Posts Tagged ‘short fiction’


image: via pinterest

Delighted to have my short story, ‘Tarla’s Homecoming,’ published in The Bangalore Review’s May issue.

Grateful to The Bangalore Review’s editorial team for publishing it.

Follow the link to read the story –



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My short fiction piece “A Scene of Grief” is up on “Literally Stories.” A thank you to the editors – Hugh et al for featuring it. Give it a read here –


image: via pinterest

Roaring lullabies and foaming kisses, the sea her compass. Ruh walks along the edges of the flattening waves. The sand is dark, wet and salty. If she were to walk into the sea now.

She would be a little blob, her skirt spread around like a petal, a spreading stain. Then nothing.

But how long before the sea tears away the torment from her like dead skin?

She clambers into a boat without oars, red and alone, pulled up far away from the sea, which is getting closer now. The sand has dried; a crab on the boat’s rim. The smell of fish sticks to its wooden skin. Ruh settles into its abandonment.

A long time ago, there was a little girl who stood alone in the middle of a playground. An orb of dusty orange flew at her, almost knocked her down. A boy watched with concern and half a smile.

“Are you alright?” he asked.

The little girl laughed. The boy smiled and with him the world. Like starlings taking flight the laughter flew here to this desolate stretch of beach where a woman lay in a red boat. This moment changed forever.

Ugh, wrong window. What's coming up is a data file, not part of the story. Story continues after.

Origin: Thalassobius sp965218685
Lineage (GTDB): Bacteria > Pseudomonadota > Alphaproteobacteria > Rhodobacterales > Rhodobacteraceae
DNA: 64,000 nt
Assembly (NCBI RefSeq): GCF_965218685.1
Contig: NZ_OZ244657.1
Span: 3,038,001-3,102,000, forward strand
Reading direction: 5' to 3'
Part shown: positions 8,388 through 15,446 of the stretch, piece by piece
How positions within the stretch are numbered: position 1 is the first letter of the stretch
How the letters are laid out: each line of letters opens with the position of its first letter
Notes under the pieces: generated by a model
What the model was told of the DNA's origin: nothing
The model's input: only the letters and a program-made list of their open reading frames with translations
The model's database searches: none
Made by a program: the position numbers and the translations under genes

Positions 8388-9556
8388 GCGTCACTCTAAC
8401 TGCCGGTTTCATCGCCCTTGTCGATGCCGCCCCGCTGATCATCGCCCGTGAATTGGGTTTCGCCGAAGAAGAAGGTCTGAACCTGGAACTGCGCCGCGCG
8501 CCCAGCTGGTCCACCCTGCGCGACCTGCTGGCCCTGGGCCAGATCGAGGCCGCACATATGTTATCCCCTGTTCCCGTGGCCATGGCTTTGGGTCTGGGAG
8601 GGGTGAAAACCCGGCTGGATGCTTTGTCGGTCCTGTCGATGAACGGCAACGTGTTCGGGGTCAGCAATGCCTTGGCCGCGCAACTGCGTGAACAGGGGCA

Ruh awakens to a yellow moon, cradled in a boat, rocking gently, watched by a little girl. And just like that – the girl slips over and…poof, she is gone.

© Anuradha Prasad 2018

bengaluru fantastic

My short story ‘Sheela Makes Her Bed‘ is up on Muse India’s Jan-Feb 2018 issue. Grateful to the editor Smita for publishing it. I wrote it while doing a course on social issues and identities. Do give it a read 🙂


Image: Fanny Nushka Moreaux, Saatchi Online

Image: Fanny Nushka Moreaux, Saatchi Online

A girl whose name I can’t remember, we played house. I don’t remember her face – it may have been beautiful.

I only remember her mother’s sobs; the shock, anger and pain in her eyes. They left their house hurriedly, utensils clanging.

A crowd gathered to watch, neighbours leaned forward on compound walls. Take flight, birds on wire.

She was kind, this girl whose name I can’t remember. She straightened the crooked lines of the house I drew. Straight and sturdy the walls stood.

Years later…

A red-faced girl in love with a boy, asked me if it was true that this girl whose name she didn’t know and would never know had been raped. She smiled out the question, her eyes danced.

She was kind to me, this girl whose name I can’t remember and whose mother wailed.

© Anuradha Prasad